When I mentioned peach daylilies in my last post, it reminded me that I had never finished posting my mugshots of the last 4 peachy daylilies in my garden. So here goes.
1. Apricot Sparkles - 12-18 inch tall scapes, 4 in flowers, very early to late season, from my local nursery, Gibson's
The buzz about this new daylily is its long blooming season - comparable to Stella d'Oro, according to the descriptions I've read. It's also similarly sized to Stella, so I think they'll make a good match. I bought this one in mid-summer, and the nursery had been keeping it in a shaded location, so I didn't see a whole lot of blooms from the baby plant last season. But I've got it planted near Stella and am looking forward to lots of pure peach blooms next year.
The sparkles in its name refer to the diamond dusting on the petals. If you look closely, you'll see the sparkles in the picture above.
2. Elizabeth Salter - 22 in tall scapes, 5.5 in flowers, mid-season, from Oakes Daylilies
This flower shows a hint of rose with the peach. I think it looks very similar to Autumn Wood (another of my peachy daylilies, described here).
I love the pretty ruffles, and it is reported to rebloom. I can't remember if it did for me or not. In short season climates like Spokane, rebloom is never guaranteed.
3. Jean Swann - 32 in tall scapes, 6 in flowers, mid-late season, from Bloomin Designs nursery
The double, pale peach flowers on this plant are lovely. Bloomin Designs' website says the flowers are ivory to yellow, but in my cool climate the color is light peach. Maybe it's ivory in areas with high nighttime temperatures. Not all of the flowers end up double, as you see below.
I have a problem with the height of this daylily - its scapes are almost 3 feet (1 meter) tall. Plants like that need plenty of room to form a proportionate clump, and they need a deep flower bed to look balanced. I don't have any deep flower beds in my front yard, and peach doesn't work with the colors schemes in my backyard. So I'm not sure quite what to do with this plant.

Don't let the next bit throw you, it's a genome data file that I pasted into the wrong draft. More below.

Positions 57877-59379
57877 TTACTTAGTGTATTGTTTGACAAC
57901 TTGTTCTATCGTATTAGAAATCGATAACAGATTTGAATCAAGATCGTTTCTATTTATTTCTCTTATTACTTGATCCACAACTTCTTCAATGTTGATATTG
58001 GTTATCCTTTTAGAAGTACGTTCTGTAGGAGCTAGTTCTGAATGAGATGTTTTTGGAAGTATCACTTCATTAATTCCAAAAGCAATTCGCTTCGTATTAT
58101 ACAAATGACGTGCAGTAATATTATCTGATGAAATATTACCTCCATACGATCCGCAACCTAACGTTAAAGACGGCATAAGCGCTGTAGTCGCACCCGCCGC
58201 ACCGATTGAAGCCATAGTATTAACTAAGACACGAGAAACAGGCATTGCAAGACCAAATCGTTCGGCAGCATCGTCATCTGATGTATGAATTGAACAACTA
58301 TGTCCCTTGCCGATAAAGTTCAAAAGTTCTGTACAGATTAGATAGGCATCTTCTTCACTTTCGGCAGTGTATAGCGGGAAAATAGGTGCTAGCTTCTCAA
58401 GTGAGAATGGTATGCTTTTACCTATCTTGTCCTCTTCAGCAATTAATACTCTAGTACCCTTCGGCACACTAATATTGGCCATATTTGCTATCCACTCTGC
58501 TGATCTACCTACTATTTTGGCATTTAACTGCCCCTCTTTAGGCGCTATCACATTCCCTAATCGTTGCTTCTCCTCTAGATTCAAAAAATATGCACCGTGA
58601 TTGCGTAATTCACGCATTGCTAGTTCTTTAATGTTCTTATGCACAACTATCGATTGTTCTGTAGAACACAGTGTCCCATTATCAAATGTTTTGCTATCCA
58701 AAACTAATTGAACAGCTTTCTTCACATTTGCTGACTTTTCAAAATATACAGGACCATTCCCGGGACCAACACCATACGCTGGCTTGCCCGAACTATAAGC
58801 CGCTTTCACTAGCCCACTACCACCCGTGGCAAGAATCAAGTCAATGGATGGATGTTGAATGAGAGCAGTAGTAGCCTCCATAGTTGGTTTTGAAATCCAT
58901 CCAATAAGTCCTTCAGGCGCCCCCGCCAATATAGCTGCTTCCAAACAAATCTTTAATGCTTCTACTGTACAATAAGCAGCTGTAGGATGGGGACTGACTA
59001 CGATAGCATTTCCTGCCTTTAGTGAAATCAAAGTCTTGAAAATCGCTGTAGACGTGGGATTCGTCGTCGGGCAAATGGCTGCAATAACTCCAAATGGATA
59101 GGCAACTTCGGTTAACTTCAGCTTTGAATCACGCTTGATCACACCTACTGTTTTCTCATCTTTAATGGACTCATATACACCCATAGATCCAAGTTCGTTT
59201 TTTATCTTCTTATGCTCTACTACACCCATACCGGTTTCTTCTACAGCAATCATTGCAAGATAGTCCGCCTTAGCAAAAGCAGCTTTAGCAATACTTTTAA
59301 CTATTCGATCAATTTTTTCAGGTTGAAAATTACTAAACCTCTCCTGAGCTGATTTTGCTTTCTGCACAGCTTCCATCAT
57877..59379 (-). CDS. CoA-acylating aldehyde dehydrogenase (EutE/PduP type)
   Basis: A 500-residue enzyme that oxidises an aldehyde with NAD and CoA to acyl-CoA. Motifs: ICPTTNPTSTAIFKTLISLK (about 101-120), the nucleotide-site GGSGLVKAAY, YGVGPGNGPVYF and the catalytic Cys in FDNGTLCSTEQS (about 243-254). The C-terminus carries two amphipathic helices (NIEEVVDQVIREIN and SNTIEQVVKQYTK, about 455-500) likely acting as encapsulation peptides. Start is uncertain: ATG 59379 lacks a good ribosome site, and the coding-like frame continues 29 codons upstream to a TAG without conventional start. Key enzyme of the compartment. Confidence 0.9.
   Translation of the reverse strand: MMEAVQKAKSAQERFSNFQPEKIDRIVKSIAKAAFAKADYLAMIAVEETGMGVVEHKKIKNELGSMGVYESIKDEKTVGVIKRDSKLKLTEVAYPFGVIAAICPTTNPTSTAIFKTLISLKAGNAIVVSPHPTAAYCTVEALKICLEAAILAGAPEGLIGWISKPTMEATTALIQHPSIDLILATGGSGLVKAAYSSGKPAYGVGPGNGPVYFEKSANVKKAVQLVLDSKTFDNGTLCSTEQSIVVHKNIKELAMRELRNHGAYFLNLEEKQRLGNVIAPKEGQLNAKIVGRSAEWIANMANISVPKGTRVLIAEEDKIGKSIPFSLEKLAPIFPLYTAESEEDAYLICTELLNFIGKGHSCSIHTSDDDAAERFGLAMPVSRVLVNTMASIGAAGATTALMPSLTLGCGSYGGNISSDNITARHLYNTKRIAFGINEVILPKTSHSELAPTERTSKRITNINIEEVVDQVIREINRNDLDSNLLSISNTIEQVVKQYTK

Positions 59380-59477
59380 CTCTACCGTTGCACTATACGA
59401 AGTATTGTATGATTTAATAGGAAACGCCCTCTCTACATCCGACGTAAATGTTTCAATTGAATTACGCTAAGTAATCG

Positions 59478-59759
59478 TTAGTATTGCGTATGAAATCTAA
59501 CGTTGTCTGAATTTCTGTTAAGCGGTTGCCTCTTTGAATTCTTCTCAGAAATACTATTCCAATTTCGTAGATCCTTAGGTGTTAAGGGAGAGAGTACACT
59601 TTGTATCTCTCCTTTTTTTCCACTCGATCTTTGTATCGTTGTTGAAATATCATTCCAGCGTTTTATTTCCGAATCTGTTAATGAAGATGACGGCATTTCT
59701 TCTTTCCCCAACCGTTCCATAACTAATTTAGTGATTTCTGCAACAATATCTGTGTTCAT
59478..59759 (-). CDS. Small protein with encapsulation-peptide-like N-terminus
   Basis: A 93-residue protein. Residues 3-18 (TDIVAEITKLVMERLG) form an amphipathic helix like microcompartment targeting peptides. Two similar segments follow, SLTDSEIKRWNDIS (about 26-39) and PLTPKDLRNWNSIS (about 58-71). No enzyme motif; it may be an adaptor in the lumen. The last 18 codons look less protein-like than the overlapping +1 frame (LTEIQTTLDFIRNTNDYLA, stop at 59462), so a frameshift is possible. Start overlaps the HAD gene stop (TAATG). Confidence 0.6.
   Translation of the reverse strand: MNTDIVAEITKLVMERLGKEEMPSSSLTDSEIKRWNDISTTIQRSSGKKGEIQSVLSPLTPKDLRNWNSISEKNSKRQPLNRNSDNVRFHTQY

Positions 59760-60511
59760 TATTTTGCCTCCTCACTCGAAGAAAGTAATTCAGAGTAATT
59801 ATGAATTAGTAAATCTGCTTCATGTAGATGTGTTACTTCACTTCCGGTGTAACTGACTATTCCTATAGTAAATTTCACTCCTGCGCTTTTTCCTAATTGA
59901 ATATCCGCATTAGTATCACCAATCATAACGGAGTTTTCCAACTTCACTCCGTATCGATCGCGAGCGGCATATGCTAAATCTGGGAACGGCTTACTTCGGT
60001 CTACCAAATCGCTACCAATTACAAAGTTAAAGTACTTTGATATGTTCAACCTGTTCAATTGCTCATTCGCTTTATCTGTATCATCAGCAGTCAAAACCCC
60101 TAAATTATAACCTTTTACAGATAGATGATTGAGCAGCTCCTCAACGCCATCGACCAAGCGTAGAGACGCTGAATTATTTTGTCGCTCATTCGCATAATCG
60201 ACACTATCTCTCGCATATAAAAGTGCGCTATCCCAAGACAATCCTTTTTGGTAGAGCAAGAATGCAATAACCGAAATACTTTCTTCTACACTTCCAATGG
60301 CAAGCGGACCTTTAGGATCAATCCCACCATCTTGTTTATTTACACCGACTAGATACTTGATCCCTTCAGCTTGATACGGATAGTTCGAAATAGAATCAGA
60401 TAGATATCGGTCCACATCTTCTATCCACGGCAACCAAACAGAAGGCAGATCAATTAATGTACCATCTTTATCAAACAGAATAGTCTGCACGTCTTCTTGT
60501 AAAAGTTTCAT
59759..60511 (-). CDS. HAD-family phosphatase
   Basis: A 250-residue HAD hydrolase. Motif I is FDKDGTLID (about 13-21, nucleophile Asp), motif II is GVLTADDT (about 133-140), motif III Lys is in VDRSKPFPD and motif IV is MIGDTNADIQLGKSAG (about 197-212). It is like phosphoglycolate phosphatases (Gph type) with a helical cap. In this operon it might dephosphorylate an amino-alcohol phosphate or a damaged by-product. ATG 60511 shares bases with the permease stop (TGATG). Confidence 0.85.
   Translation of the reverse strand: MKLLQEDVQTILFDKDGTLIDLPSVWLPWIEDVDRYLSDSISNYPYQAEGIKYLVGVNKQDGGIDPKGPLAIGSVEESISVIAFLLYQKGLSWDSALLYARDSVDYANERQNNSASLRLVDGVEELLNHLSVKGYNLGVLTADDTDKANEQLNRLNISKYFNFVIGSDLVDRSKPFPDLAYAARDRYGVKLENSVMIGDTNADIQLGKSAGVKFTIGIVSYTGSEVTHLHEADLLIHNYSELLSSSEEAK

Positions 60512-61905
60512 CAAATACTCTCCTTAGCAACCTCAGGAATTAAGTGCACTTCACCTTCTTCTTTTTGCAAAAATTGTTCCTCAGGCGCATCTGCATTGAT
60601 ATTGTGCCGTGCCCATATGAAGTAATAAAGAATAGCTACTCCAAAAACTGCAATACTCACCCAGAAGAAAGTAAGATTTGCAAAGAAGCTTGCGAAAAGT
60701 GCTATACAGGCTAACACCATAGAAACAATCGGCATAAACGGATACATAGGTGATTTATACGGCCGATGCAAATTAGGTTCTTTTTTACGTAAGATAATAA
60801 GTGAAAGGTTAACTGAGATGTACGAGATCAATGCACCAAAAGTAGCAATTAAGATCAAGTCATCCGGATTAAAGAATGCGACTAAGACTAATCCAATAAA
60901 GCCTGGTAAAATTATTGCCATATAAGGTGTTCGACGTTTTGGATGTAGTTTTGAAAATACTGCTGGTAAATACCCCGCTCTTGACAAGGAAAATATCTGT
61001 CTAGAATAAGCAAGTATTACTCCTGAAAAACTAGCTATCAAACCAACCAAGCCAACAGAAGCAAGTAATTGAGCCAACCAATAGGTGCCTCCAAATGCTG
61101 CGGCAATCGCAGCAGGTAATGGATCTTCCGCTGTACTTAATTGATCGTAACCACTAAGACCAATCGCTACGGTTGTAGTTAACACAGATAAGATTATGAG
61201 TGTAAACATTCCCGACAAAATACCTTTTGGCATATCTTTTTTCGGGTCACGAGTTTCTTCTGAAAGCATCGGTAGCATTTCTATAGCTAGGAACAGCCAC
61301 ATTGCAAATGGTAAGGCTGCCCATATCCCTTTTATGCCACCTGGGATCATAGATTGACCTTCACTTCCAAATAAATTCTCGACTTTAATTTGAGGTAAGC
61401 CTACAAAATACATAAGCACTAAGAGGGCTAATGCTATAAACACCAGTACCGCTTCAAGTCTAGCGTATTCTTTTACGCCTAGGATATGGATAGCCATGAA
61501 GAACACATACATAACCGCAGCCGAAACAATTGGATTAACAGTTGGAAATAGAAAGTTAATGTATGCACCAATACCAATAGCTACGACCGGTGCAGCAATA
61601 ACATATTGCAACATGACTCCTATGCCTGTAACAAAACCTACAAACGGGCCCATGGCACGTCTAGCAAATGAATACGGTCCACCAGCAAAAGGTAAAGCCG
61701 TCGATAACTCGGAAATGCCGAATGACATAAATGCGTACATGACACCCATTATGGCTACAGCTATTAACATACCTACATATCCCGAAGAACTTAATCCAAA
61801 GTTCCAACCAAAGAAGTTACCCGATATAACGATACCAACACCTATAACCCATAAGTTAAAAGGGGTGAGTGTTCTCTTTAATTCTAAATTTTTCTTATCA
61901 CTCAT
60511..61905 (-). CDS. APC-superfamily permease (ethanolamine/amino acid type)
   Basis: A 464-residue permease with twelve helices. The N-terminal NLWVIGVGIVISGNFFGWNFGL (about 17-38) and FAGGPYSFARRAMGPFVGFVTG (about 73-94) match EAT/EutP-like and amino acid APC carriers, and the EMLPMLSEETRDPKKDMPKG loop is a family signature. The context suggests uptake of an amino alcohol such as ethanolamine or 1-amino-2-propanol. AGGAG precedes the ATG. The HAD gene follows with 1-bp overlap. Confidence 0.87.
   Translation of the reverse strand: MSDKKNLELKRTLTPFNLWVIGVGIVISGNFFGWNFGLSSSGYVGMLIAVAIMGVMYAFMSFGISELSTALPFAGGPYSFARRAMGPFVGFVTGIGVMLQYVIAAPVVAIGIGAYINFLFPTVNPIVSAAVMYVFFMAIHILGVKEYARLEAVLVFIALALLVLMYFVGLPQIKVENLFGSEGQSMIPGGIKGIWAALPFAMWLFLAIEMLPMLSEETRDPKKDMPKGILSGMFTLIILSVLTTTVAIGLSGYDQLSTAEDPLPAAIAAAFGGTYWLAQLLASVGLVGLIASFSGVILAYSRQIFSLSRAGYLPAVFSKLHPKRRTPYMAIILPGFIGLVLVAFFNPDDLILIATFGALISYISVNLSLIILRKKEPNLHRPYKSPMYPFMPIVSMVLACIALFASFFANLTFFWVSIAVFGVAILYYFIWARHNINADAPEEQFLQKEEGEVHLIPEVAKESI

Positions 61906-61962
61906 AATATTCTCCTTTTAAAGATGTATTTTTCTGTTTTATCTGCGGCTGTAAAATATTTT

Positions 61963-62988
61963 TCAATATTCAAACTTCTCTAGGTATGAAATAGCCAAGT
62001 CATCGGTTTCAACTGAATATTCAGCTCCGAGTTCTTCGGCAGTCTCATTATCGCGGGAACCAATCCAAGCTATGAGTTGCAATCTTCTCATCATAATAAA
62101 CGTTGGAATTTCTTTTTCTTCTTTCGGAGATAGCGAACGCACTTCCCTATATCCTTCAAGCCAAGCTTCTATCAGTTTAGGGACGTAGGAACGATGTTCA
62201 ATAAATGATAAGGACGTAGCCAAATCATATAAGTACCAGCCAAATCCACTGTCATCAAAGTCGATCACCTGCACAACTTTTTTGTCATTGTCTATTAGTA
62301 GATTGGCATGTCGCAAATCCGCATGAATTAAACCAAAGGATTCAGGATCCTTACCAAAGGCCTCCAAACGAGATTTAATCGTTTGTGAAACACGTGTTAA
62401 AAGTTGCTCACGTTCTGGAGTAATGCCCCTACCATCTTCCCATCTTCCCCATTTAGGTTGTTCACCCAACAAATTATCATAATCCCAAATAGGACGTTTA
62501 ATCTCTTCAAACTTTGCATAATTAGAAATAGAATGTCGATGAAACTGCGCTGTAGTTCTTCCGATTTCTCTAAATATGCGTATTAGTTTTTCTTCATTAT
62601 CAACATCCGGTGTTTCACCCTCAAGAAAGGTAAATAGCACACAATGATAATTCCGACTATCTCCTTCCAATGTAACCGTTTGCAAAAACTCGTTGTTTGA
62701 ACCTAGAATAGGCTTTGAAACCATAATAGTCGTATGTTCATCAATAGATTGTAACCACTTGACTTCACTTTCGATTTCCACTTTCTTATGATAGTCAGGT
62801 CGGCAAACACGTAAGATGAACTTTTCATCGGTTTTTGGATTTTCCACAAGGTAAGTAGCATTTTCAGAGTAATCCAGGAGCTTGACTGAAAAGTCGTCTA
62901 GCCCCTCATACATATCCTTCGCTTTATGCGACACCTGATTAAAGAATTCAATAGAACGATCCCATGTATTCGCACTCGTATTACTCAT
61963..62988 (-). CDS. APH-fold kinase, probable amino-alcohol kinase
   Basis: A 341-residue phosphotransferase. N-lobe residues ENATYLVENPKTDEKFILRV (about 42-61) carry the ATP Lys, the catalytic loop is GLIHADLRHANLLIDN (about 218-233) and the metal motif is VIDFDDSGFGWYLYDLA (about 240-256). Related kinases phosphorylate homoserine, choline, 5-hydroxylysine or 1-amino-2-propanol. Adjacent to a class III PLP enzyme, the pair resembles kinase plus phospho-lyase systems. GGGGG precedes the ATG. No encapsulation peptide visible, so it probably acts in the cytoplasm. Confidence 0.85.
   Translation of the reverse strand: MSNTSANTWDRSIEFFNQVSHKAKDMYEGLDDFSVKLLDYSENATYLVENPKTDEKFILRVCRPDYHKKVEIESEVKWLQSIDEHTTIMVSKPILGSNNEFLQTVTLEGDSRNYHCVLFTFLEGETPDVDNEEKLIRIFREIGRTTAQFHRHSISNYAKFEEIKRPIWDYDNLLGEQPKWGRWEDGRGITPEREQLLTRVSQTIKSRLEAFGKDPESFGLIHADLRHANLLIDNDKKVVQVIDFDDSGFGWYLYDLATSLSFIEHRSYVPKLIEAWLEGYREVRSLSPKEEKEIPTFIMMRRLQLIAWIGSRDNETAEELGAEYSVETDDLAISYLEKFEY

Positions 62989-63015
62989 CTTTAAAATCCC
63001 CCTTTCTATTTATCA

You can see how awkward the tall scape looks in its current position. Maybe one of my gardener friends would like this plant?
4. Spanish Glow - 26 in tall scapes, 5 in flowers, mid-late season, from Gibson's
When I bought this plant, I had no good spot for it. But it was a Designer Daylily, selected for its outstanding performance in the garden (Apricot Sparkles also made the list). So I really needed it, right? In fact, when I just went to the Designer Daylily website to add the link above, 'South Seas' caught my eye and now I'm thinking of where I could put that fabulous coral color. Maybe in the West garden with all the other vivid colors . . .
No wonder there are so many daylily collectors in the gardening world. I think I'm addicted. Anyway, here is my new stone facing again. We'll just have to wait and see how these peachy flowers look against this backdrop. I'll be sure to post pictures this summer.